Ghana, Nigeria and Kenya are on the spotlight of this weeks’s round of crypto-related news with some pretty solid perspectives for the future of their economies. Not differently than many other weekly digests, Nigeria keeps securing its position in the highlights of our posts. Following the adoption of new digital asset trading regulations recently issued by the Nigerian Securities and Exchange Commission, Nigerian Exchange Ltd. recently announced its plan to create a new blockchain-based platform to attract more traders and investors to the country's national market. Temi Popoola, the chief executive of the institution, recognizes the importance of opening new possibilities in the blockchain market for young professionals in the country to explore and get a glimpse of what they can do in this new era of e-based transactions. The Nigerian bourse hopes this new exchange scheme can attract more citizens to the stock market and has solid plans with partners to put the new framework online before the beginning of next year.
And as Nigeria keeps investing in new technology that can positively affect the crypto market, it is no surprise that the use of cryptocurrencies in the country keeps surging. This rapid growing flow goes against the many attempts of national regulators to limit access to crypto transactions and many banning regulations that have been implemented in the country in the past two years. According to the Global Crypto Adoption Index, Nigeria is in the top 6 countries with the fastest and most promising crypto uptake. The speed of growth of Nigeria’s crypto bubble is particularly surprising because it’s been less than two years since the country’s central bank completely banned national banks from adopting crypto-based solutions. The Central Bank of Nigeria (CBN) warned that cryptocurrencies are extremely risky for investors and can contribute to a surge in cases of financial terrorism and money laundering. In May 2021, some new official guidelines were issued to soften the ban on any crypto-related activity and, since then, Nigeria has been an omnipresent name in many news headlines and events that are directly related to the progress of the crypto market and the blockchain community.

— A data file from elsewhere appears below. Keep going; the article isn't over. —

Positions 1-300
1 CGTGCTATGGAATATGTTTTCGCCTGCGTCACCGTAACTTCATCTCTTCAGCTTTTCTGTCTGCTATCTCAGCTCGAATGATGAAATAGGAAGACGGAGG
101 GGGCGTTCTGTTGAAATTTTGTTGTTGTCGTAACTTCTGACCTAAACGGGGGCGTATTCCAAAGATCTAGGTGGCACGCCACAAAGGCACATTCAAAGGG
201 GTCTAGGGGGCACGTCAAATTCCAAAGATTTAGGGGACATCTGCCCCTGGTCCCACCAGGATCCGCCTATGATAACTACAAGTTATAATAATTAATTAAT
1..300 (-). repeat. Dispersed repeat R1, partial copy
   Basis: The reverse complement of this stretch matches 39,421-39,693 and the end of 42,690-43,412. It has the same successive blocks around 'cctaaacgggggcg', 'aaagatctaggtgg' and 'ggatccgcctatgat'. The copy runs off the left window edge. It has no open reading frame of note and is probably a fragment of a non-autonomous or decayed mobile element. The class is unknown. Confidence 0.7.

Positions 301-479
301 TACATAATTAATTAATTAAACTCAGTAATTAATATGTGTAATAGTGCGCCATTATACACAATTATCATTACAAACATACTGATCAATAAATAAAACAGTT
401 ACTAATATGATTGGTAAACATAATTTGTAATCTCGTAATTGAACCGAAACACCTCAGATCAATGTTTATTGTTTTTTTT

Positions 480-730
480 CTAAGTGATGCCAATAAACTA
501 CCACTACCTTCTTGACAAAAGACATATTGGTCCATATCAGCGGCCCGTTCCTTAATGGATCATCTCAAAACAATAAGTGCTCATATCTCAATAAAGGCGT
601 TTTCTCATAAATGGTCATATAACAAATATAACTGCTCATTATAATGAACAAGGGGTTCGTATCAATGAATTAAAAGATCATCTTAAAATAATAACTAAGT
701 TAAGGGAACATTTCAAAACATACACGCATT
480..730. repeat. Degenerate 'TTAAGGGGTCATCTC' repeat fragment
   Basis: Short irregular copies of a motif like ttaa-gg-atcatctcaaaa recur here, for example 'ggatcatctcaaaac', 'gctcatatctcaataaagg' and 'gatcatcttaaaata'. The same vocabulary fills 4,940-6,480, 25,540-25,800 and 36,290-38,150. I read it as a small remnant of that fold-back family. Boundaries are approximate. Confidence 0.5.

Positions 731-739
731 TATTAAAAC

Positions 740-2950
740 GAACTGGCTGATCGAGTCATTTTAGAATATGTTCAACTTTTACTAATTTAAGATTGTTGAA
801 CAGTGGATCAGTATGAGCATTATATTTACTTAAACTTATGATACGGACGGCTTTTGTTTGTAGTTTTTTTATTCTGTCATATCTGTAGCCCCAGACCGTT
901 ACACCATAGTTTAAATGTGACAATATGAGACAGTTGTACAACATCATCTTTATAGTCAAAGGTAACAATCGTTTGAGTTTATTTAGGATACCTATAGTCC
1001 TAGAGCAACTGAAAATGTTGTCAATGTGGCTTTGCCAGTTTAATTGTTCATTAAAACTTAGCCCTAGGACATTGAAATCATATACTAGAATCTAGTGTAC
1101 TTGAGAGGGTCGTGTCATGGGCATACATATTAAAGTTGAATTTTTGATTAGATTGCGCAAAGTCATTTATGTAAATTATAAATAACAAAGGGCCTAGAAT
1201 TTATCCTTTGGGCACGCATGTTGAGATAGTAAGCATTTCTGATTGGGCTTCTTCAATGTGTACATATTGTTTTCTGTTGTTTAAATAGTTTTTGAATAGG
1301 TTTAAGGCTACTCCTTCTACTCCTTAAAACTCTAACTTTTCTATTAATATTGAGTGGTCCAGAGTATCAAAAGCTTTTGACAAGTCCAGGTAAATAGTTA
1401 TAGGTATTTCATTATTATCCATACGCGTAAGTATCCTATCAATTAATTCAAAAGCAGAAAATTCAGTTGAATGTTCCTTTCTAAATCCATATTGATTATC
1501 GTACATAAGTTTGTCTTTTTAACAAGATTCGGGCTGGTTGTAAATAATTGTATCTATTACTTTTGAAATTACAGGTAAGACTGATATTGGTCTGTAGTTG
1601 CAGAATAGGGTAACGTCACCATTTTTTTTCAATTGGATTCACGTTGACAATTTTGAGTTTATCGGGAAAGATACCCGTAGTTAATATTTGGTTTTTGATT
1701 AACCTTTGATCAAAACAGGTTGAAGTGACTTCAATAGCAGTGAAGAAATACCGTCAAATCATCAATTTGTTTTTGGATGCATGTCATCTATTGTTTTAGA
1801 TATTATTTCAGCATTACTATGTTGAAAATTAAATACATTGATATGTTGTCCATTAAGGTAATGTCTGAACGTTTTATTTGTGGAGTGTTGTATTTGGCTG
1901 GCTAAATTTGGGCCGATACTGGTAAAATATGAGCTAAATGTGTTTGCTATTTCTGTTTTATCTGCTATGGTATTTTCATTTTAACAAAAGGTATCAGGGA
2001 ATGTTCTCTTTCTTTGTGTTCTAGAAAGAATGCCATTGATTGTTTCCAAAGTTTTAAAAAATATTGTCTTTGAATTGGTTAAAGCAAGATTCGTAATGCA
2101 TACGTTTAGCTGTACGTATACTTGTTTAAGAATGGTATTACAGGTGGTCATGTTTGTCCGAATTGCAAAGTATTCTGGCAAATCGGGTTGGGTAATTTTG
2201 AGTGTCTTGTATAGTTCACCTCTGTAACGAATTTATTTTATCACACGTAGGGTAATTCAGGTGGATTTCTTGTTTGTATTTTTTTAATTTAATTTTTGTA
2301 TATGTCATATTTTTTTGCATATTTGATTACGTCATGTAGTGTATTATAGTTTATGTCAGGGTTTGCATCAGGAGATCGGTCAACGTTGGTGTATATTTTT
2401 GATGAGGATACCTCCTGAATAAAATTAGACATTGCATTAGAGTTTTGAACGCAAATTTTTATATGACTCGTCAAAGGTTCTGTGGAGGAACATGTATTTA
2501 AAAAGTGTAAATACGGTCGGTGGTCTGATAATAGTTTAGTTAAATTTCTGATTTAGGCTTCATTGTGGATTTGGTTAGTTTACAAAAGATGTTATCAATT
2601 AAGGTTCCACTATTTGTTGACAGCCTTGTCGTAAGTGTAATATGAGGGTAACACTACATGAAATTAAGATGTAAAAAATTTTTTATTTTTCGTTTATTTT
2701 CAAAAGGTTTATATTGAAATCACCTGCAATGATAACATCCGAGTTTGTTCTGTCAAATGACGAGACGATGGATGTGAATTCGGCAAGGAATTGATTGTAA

Following last week’s events about Kenya’s KenGen and its plan to link the geothermal energy market and the crypto community, the company announced that several companies abroad have contacted their representatives to discuss possibilities of setting up their mining farms in Kenya’s central geothermal power station located in Olkaria, in the south of the country, 120km away from the capital Nairobi. This is great news for Kenya’s plan to become Africa’s first crypto mining hub, and KenGen claims that they are more than ready to receive these partners as they have a vast area to offer and have enough structure to accommodate the rather complex needs of crypto miners. Currently, KenGen is responsible for producing over 860 megawatts of geothermal power per year, making it the largest producer in the African continent. This initiative also guarantees Kenya a place on the list of countries that are putting efforts into promoting a more sustainable framework for crypto mining.
In Ethiopia, the ongoing Tigray war seems to have faded from the news since new, similar conflicts emerged in Europe, but the reality is that the country has been under a severe humanitarian crisis for over 17 months. Ethiopian central authorities have stopped any sort of humanitarian aid from accessing the Tigray region, resulting in a series of shortcomings for the population in the area, including a lack of access to electricity and telecommunication services and overall financial constraints due to frozen banking services. An opinion article published by Bitcoin Magazine raised the possibility of getting the crypto community involved to raise awareness and gather more attention to the ongoing conflict. Considering many influencers and public figures are already part of the crypto community, this space can be a vital channel to give an opportunity for these influential voices to speak up. Furthermore, it is inside this community that new solutions can be discussed, for instance, the use of offline bitcoins that only require satellite technology.
Ghana is currenty home for over 32 million people and its economy bumps in aspects that are not that different from the ones we have been discussing here for a while. Despite the wealthy groups that spread to the urban areas of some major cities like the capital Acra, the majority of households in Ghana are still low-income ones. On top of that, the country also has a great percentage of unbankes citizens, a phenomenon that is directly associated with the lack of financial resources and education. A recent article published by Cointelegraph raised the point that blockchain technology might help developing economies make good progress in terms of financial inclusion. Taking into consideration that financial services in Ghana are still struggling to stabilize to the volatility of the country’s overall economy, it is expected that a closer look into the potential of cryptocurrencies and what they can bring to a fragile national market can really help the country take a leap towards the right direction. How Ghana will pop on the crypto-related news of the overall market in Africa in the future is yet to be discovered. Make sure to follow our social platforms to keep yourself informed about Ghana’s market and other major events that surround the constantly growing crypto economy in the promising African continent.